But this Benz doesn't dish up the kind of one-dimensional driving experience that some all-wheel-driven performance models deliver. Sure, it can be neutral, approachable and unflappable if you want it to be, replete with limpet-like grip levels even in damp weather. Only a touch of torque steer is occasionally evident if you flatten the accelerator pedal in a low-speed corner exit, but otherwise the rack itself is accurate, naturally weighted and more feelsome than those of most performance hatchbacks or crossovers.
While the interior is attractive, you can't help but feel it's just a standard GLA with some yellow stitching.
No, the GLA 45’s most impressive feature is the electrohydraulic 4-wheel-drive system’s ability to chuck up to 100% of torque not only to the rear axle, but individually to each rear wheel. This means a more neutral, balanced cornering stance aided by strong stability – and impressively, virtually no understeer. Of course, you can also drift the Benz, which is novel in a small SUV, but in a more natural and progressive way than some similar systems. Once you trust that the back end will swing round (and it will), you’ll find that even moderately talented drivers can have fun moments of rear axle rotation that are, of course, effectively managed by the electronics.
It’s so entertaining that it’s easy to forget that the newcomer is 100 kg heavier (the body is 190 mm taller, by comparison) than the A45. Really, the only noticeable difference is a smidgen more lean on initial turn-in, and a more SUV-like driving position detracting slightly from the overall experience.
Familiar low-speed compromises remain, too. Like the A45, there's a not-insignificant amount of driveline shunt from that otherwise quick-changing dual-clutch automatic transmission when crawling around town or parking, making smooth manoeuvres tricky to execute. The ride is stiff, though not uncomfortably so in the softest setting of our car's (you guessed it, optional) adaptive dampers. And the turning circle isn't great, either.
However, the cabin is a nice place to sit once you're over the fact that, beyond the sporty trim and yellow detailing, it's essentially a standard R600k GLA interior in a R1-million-plus car. One really nice touch is the wheel-mounted controls for the drive modes, including a wheel for each preset and then individual stalks for the drivetrain and suspension behaviour. It's also substantially roomier than the old GLA 45; up front, in the back seats and in the load bay, making it a genuinely versatile family holdall.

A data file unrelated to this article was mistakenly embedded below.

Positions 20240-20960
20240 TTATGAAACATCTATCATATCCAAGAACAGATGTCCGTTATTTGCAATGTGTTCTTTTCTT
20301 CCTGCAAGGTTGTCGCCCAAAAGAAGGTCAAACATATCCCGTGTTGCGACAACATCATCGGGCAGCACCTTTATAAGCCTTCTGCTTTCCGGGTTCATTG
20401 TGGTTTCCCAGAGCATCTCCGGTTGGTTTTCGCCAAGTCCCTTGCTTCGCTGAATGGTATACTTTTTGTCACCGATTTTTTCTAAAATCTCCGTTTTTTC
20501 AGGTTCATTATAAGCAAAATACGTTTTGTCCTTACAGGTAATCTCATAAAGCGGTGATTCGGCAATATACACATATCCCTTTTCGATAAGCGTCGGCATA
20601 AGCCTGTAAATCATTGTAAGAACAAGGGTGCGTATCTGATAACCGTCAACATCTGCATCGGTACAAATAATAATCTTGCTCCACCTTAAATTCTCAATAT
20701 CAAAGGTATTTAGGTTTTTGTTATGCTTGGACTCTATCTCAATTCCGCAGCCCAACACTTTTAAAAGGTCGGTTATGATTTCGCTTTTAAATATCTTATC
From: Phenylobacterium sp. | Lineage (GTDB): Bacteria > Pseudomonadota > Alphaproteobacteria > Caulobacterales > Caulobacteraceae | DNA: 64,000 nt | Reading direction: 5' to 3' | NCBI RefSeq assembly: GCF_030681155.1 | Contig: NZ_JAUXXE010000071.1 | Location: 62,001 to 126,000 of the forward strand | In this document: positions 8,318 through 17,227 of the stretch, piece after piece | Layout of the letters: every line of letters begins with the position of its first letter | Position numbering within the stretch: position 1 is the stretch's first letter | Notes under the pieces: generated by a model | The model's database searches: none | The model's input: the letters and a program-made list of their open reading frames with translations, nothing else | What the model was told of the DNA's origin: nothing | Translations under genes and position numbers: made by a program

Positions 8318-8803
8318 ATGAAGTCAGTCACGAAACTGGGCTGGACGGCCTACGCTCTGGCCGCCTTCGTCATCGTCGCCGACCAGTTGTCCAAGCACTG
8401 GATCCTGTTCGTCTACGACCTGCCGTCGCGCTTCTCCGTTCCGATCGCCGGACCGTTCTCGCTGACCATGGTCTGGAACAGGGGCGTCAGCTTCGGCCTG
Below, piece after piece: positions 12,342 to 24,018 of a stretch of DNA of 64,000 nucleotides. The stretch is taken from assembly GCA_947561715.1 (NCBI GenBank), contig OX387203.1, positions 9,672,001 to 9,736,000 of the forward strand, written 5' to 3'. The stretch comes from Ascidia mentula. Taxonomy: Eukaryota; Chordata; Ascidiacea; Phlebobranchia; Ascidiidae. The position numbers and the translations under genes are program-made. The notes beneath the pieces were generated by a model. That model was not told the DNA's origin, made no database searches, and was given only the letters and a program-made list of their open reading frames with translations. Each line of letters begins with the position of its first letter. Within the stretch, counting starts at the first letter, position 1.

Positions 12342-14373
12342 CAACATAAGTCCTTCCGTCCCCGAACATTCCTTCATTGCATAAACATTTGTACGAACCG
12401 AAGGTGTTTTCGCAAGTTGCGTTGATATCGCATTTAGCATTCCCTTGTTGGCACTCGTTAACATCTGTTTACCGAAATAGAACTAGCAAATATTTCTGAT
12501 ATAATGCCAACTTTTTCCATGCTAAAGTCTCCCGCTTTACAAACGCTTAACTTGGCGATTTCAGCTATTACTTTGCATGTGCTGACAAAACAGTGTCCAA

Should I buy one?
At over R1.1 million, the GLA 45 S pushes perilously close to bigger and more powerful performance SUVs.
That depends if you're prepared to sacrifice exterior styling (and cash) for the GLA's extra space over the A-Class. To our eyes, it's a less attractive car (even than its forebear) while the A45 remains dynamically superior, even though the margins aren't as great as you may expect.
It's serious money, for an admittedly serious car, too. In fact, its pricing puts it perilously close to some larger and more powerful performance SUVs such as the BMW X3 M and Alfa Romeo Stelvio Quadrifoglio. Though with Benz developing a reputation for keenly priced leasing deals, it may not be the financial kick in the teeth it appears at 1st glance.
Regardless of all this, there is currently no small SUV that can hold a candle to the GLA 45's dynamic repertoire, outright pace and (crucially) fun factor. It is proof that not all SUVs must have a compromised driving experience. And for many, that'll will make its premium well worthwhile.